Galaxxu is currently finishing mixing for several upcoming releases and planning a couple of tours in summer and fall of 2017.
Chicago’s Galaxxu is excited to announce a super-limited edition seven inch lathe cut, featuring artwork by Alex Dycylyxyvyi. The two sides reflect the terror and the beauty the quartet tries to capture in their free improvisations. Side A starts off innocently enough, until devolving into a mess of disjointed interplay between a sax crying out, and a guitar that is seemingly being torn apart at the atomic level. Suddenly, the drums offer a rallying cry and Galaxxu breaks out into a wall of furious noise. Side B offers a glimpse into the more subdued side of Galaxxu. At times even soulful, albeit still operating within the confines of their chaotic take on free improvisation, it ends things in a dreamy sequence as if the Galaxxians are surveying the damage they wrought on Side A.
A Tisket, A Trifle, A Flittering Flutter [Stereo Edit] - 05:22 info
Today Swedish indie-rockers Kaskelott release their haunting and beautiful music video/short film “Flourish” by director Eric Ivar Persson. Definitely worth watching! It is a melancholic homage to 90s Sweden, old school sci-fi and longing away.
"Late Bloomer" was recorded by James Whitten (Pears, Thou, Gland, Donovan Wolfington) and mastered by Carl Saff. Static Masks are a four piece with two vocalists. They tend to get put in the math rock, shoegaze, indie categories. With a goal to make "interesting" and "beautiful" music, Static Masks blend melody and complexity with some nontraditional song structures to create their own version of progressive pop music.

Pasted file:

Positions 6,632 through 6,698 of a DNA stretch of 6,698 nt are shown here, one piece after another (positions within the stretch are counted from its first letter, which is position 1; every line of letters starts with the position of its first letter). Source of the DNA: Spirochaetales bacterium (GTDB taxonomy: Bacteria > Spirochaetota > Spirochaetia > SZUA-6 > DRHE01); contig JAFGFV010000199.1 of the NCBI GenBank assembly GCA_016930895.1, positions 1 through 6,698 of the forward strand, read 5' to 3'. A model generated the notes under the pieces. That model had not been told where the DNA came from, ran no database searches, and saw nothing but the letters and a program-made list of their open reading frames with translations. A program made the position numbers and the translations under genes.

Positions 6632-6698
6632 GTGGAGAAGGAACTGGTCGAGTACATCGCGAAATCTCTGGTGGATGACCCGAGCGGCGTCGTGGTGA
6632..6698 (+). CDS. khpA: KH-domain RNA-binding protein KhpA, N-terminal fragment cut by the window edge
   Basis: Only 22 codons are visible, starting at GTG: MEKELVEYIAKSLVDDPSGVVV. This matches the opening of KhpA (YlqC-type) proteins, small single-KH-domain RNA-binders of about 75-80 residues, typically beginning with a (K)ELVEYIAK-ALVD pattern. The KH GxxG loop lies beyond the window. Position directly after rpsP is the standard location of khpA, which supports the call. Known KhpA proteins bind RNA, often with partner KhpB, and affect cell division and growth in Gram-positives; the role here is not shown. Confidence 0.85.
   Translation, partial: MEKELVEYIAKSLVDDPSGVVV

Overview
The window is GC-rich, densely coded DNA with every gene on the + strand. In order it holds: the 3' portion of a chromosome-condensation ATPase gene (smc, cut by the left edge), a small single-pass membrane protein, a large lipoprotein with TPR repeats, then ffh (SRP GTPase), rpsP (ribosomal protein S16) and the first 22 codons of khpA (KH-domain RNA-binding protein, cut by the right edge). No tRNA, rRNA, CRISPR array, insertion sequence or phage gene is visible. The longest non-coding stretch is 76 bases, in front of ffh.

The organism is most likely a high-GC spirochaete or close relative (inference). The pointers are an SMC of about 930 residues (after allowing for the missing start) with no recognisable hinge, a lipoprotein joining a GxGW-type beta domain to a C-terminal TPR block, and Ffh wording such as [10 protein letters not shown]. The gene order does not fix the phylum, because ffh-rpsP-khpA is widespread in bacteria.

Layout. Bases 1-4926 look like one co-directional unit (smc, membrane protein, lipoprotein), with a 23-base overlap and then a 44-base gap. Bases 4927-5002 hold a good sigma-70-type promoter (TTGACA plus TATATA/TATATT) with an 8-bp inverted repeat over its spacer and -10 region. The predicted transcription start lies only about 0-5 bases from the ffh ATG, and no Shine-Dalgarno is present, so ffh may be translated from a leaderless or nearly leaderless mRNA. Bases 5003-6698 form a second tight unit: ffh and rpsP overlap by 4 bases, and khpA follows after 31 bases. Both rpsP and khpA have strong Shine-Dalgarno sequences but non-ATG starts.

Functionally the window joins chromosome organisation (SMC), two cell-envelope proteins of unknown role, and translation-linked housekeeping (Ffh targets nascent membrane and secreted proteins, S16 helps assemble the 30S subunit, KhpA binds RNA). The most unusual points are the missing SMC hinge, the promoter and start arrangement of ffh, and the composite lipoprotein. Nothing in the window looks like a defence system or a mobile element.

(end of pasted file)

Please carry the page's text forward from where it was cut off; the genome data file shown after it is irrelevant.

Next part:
DYLYN just released her new single “Secret” and it’s now available to stream and share on Soundcloud/Spotify.
"This one is personal. My life was turned upside down and as a result this song emerged. “Secret” became therapeutic, it helped me deal with this crazy thing that happens to so many people, yet often remains a taboo subject; especially in song. Writing this new single gave me a chance to connect with people, with my fans whose parents also split up due to infidelity; it became a way of reaffirming for myself and others, "you are not the only one going through this." My last single “Mimosa” and now “Secret” are both authentically me. Though deeply personal, I’m excited to be sharing this side of myself with the world."
Orellana is a neo-classical/post-rock collective hailing from Bristol, UK. Their new album “52”, released in late December, brought in the new year with it’s explosive and intricate sound. The project’s music transcends genre definitions in order to focus on a broad, diverse concept that is more emotional than tangible. This particular release is full of rich and diverse arrangements, but it is also a powerful exercise in minimalism, one that showcases the strength of very few notes placed in the right spots. The simplicity of the arrangement is actually one of the strongest aspects of this entire release: there’s a palpable stillness created by the long, drone notes in the background, which almost makes you feel like the world is happening in slow motion. When the chords and notes change, it feels quite monumental due to the beautiful contrast between the stillness of the background textures and the expressive sound of the guitar-based melodies.
Davenport Rex is a music project based in Detroit, Michigan. Their sound is diverse and challenging, yet accessible and appealing. The band’s music stands out as a combination of tasteful progressive rock, with shades of various influences, ranging from alternative to symphonic hard rock, just to mention a few.